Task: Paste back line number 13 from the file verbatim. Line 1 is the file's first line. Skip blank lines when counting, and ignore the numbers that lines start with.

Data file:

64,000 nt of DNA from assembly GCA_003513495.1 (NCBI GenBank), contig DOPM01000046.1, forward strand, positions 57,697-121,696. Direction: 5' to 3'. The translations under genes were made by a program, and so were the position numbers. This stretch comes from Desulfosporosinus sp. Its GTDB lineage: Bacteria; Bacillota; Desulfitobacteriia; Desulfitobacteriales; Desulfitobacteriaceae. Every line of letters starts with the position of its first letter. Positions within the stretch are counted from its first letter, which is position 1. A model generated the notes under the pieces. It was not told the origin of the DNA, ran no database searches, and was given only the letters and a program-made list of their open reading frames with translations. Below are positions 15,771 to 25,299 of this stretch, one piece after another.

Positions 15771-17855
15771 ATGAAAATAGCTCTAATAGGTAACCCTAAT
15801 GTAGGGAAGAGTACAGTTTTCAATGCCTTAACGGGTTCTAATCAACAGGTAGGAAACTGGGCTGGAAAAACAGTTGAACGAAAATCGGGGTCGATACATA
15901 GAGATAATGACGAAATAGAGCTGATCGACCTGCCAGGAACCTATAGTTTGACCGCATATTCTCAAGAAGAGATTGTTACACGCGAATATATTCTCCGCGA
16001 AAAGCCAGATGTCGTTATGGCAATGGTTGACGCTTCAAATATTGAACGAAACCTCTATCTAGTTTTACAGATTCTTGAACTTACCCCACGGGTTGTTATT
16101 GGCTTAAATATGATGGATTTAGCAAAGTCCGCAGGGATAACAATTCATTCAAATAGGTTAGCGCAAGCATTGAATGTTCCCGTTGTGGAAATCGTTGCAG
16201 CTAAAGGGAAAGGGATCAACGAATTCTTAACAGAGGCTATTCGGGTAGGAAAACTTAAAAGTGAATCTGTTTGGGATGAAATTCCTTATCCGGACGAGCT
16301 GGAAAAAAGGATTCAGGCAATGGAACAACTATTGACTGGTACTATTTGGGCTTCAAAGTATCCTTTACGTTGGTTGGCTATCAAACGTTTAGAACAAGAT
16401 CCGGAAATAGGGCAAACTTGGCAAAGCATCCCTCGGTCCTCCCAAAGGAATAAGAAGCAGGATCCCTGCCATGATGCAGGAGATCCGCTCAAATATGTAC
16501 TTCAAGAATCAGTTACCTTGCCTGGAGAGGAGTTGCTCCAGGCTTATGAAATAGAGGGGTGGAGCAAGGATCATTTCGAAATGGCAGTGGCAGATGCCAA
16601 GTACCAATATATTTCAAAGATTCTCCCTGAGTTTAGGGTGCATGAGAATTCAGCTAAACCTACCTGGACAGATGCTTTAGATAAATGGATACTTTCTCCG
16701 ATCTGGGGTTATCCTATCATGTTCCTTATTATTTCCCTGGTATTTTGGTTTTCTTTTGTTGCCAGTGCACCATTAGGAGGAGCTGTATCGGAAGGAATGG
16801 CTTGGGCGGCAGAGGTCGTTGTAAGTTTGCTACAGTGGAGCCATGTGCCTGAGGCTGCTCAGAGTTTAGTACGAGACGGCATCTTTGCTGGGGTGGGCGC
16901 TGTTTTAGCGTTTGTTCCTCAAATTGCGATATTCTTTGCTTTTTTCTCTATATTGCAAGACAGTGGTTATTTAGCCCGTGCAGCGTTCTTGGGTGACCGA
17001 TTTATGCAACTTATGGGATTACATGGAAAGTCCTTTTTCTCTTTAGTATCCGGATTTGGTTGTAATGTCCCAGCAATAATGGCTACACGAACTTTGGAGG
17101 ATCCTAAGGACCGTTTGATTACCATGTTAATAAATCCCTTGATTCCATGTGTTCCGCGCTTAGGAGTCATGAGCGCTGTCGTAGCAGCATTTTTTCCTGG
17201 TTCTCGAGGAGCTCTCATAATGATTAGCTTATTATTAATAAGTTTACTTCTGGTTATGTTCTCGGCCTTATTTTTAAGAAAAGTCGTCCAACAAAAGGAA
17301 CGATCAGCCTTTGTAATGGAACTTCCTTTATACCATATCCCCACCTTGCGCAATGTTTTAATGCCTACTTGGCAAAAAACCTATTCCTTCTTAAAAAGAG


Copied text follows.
16701 ATCTGGGGTTATCCTATCATGTTCCTTATTATTTCCCTGGTATTTTGGTTTTCTTTTGTTGCCAGTGCACCATTAGGAGGAGCTGTATCGGAAGGAATGG